SAN FRANCISCO — Broadcom cut the amount it is offering to acquire rival Qualcomm by $4 billion, one day after Qualcomm increased its bid for NXP Semiconductors.

Broadcom Wednesday (Feb. 21) reduced its offer to $117 billion from $121 billion, saying Qualcomm's new bid for NXP — which was increased to $44 billion from $38 billion — transfers value from Qualcomm stockholders to NXP stockholders. Broadcom said its offer would revert to $121 billion if Qualcomm is unable to complete the acquisition of NXP.

Qualcomm issued a statement Wednesday that criticized the reduced offer, saying that Broadcom does not understand the value that the NXP acquisition would bring to Qualcomm. The company also stated that Broadcom is "well aware" that the original bid for NXP — made in October 2016 — was unlikely to win the approval of NXP shareholders, presumably because NXP's stock price has risen significantly in the 16 months since.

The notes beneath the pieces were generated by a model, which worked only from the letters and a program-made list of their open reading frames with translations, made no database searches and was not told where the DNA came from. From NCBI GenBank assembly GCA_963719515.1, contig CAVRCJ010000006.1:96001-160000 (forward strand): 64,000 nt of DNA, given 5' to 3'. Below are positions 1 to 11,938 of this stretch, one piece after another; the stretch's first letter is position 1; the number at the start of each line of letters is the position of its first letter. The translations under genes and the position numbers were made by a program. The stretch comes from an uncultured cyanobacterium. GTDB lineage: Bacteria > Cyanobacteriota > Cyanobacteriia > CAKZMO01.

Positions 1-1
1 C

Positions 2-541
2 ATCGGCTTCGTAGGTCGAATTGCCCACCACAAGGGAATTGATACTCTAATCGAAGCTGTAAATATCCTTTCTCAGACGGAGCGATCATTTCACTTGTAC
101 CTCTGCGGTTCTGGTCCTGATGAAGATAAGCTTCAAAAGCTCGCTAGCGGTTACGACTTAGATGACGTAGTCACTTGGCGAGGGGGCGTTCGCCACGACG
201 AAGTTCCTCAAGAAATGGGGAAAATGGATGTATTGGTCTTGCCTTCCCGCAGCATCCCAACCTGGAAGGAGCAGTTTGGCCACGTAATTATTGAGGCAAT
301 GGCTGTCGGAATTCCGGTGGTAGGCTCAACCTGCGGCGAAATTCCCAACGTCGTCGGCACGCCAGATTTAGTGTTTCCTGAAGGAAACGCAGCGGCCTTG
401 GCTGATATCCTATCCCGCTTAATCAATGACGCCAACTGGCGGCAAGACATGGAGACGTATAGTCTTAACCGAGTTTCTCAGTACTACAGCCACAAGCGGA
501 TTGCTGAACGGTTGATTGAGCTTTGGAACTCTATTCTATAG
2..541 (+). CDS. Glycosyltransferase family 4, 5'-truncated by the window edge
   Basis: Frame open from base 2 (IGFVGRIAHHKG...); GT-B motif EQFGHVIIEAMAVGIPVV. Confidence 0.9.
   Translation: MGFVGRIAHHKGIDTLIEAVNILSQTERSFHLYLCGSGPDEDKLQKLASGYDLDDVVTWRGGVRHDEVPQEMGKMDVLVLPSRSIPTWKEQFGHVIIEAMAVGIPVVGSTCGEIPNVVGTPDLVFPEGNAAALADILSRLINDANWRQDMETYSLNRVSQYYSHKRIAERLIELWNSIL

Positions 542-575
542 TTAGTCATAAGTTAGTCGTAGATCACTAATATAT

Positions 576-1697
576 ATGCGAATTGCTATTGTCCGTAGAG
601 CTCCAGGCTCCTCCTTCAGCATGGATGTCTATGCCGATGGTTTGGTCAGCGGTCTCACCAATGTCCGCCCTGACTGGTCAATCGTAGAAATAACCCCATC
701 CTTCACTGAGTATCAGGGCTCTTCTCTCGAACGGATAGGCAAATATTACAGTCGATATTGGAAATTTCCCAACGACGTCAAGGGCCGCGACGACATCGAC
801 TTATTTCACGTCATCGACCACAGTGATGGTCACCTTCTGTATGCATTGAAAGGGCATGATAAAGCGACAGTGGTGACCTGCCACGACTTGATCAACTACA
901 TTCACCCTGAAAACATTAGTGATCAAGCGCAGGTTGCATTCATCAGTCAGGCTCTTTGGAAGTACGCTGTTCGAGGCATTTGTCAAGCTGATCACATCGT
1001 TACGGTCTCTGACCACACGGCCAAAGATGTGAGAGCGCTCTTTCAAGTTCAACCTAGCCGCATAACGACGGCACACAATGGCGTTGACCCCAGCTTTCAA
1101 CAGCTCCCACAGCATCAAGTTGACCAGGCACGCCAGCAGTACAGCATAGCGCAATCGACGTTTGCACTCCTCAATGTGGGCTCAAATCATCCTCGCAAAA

"Broadcom’s reduced proposal has made an inadequate offer even worse despite the clear increase in value to Qualcomm stockholders from providing certainty around the NXP acquisition," the statement read.

Qualcomm's board of directors earlier this week voted unanimously for a second time to reject Broadcom's $121 billion acquisition offer following the first meeting between representatives of the companies on the matter. But Qualcomm said at the time it would be willing to have further discussions.

The two companies are currently engaged in a proxy fight that may well decide the fate of the proposed acquisition. Broadcom has backed six candidates for seats on Qualcomm's 11-member board. If Broadcom's six candidates win board seats, it would create a voting block large enough to push the board to accept Broadcom's offer.

Qualcomm shareholders are scheduled to vote on board members at the company's annual meeting on March 6.

— Dylan McGrath is the editor-in-chief of EE Times.